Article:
The St. John house is our first project in San Antonio. It is a joint venture with Andress & Three, LLC—the same folks we worked with on the Ash House in Temple. This was a really sad house. From what I have learned, I’m glad I don’t know all of the details. But our job is to make it a happy home for somebody again.
GOOD NEWS! We have an offer. WE will still accept back-up offers.
Larry had already started on the project before he brought it to us, so I don’t have any actual before pictures. Even so, the first day on the project, the GC hauled away three dumpsters of refuse. The earliest picture I have shows two dumpsters in the front yard. Our contractor, Abigail, hauled away three full dumpsters of garbage just to get started on the house.
We cleared away several trees that were oppressing the curb appeal of the house and encroaching on its structure. That brought in a ton of additional light, cheering the visage and eliminating threats to the house’s stability.
The second picture at right shows the huge effect just scraping all the old paint off had on the house. You can see the lovely lines and interesting features. Painting it dark gray with creamy accents will really make it look sharp.
The back yard was almost as much of a mess as the front. It was full of trash, and you could just make out the foundation where a small garage may have once stood. There is access to the backyard from the alley, which gives the house a second, more private entrance.
There was also an ugly awning from the 1960s (at the latest). It was in poor condition with iron support poles losing the fight with rust. The awning itself covered half of the kitchen window, lending a gloomy, Lovecraftian air to the kitchen. It had to go.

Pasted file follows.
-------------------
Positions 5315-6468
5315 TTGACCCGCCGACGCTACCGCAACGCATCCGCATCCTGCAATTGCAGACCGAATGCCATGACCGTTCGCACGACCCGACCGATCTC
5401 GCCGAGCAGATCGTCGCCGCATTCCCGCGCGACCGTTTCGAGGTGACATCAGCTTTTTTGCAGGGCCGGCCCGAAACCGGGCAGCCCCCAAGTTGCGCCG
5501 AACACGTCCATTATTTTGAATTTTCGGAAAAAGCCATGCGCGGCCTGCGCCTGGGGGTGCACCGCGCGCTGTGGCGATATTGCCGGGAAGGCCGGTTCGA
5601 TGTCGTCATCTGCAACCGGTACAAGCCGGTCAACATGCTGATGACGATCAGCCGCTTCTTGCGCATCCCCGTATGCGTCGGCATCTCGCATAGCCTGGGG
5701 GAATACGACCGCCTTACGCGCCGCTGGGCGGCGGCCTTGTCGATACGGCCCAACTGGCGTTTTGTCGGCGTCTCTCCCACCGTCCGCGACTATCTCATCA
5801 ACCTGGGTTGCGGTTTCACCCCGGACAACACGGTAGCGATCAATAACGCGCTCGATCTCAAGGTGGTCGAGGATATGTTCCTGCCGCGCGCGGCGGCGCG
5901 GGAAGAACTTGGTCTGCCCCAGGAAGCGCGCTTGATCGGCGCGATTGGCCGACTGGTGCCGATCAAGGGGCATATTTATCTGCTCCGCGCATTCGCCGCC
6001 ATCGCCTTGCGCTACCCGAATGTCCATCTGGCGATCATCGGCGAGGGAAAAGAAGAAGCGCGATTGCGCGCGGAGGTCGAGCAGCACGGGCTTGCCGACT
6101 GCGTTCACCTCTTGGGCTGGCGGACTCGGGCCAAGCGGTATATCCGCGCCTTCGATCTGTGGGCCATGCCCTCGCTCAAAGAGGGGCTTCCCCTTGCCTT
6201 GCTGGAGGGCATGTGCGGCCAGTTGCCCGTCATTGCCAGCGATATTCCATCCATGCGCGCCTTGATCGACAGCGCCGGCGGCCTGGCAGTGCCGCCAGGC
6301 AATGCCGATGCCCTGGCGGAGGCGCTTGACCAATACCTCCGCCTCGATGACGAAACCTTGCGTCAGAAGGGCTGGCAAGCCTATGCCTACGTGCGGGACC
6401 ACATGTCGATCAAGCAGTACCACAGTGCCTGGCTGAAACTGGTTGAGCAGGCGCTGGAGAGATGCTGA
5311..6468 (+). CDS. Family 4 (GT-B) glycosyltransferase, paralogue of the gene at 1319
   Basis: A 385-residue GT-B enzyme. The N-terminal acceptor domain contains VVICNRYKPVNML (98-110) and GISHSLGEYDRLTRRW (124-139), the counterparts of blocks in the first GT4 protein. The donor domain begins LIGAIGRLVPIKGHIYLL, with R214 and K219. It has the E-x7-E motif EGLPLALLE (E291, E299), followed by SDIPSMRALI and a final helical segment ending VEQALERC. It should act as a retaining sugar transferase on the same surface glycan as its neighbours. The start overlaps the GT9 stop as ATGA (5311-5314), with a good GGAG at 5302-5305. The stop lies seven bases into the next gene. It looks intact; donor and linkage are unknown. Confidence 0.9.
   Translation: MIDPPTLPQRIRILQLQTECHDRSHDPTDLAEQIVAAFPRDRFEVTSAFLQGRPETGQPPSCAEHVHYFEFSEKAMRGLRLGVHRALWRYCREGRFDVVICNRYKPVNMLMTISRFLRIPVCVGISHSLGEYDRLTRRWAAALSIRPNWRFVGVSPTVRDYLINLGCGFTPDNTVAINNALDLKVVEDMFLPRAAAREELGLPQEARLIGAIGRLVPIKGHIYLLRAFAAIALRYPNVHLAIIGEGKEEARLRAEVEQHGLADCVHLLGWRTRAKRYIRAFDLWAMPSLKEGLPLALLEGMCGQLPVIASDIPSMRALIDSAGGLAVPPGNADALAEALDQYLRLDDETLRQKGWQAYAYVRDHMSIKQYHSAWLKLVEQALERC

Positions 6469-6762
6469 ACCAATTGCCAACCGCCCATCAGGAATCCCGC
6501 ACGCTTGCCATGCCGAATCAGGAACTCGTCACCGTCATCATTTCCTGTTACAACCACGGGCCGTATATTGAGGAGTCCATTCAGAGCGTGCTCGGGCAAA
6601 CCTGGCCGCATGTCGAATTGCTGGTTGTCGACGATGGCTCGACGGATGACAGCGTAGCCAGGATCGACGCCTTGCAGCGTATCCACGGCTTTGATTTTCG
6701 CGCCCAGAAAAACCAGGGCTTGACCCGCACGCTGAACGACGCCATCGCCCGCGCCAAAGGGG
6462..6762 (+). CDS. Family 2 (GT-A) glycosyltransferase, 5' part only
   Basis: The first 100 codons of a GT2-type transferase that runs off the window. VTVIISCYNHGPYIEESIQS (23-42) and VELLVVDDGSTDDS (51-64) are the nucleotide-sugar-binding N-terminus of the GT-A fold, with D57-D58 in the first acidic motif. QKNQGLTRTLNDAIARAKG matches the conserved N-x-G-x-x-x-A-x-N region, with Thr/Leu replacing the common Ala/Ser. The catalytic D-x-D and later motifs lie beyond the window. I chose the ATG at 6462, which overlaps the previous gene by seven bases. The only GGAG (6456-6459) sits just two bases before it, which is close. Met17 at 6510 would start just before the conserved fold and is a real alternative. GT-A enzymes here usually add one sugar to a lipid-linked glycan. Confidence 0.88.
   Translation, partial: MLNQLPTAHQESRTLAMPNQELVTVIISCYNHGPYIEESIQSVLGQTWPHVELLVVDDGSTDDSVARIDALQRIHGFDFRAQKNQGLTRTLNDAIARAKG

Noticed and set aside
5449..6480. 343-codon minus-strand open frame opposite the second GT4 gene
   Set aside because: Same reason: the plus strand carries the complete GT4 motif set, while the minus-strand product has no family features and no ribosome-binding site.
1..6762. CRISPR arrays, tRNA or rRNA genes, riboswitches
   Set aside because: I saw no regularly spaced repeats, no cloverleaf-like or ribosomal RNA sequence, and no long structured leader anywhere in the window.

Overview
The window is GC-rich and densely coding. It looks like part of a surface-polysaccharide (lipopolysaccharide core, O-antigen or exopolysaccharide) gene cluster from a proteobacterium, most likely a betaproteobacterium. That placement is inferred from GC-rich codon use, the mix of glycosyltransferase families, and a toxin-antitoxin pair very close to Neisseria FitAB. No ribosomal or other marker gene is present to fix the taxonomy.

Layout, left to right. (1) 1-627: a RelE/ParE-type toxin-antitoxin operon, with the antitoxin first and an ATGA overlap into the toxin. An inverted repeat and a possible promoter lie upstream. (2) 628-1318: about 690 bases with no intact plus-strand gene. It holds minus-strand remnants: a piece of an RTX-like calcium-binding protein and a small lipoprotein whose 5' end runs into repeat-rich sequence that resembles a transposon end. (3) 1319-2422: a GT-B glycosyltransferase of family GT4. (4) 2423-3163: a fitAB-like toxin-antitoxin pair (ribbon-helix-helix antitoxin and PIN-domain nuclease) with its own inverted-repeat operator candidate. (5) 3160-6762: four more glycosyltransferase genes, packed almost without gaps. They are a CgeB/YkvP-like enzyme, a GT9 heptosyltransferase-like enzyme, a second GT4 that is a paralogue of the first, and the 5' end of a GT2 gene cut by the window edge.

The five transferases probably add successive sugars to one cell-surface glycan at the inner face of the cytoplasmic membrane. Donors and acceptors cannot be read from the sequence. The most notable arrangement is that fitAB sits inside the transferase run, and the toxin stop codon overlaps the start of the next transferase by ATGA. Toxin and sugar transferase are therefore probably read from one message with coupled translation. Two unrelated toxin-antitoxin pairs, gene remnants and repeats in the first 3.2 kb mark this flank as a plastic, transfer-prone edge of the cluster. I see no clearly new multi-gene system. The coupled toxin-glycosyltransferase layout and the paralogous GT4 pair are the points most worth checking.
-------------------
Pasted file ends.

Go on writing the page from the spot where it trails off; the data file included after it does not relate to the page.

Although filled with garbage, the living room was the nicest room in the house. It had suffered very little from the decades of neglect that had afflicted the rest of the house.
The kitchen was tiny, cramped, and completely unsuited for modern life. Although the cabinets were not beyond saving, we gutted the kitchen to make room for a clean, safe, modern entertaining space. We opened a wall between the kitchen and dining area for a more open concept. We also brought more light into the kitchen by taking down an awning in the back yard that covered more than half of the kitchen window.
The bathroom was a total loss. Years of leaking pipes had rotted away the floor and subfloor and damaged the beams. This all required a lot of framing and plumbing to repair.
For some reason, there was a second door off the front porch that lead to the front bedroom. We sealed this entrance for added security and salvaged the door, which was in excellent condition, to replace the original front door, which was beyond restoration. Other than that, paint and flooring.
It was a mess, but just needed paint and cleaning.
What a difference a few months of work has made!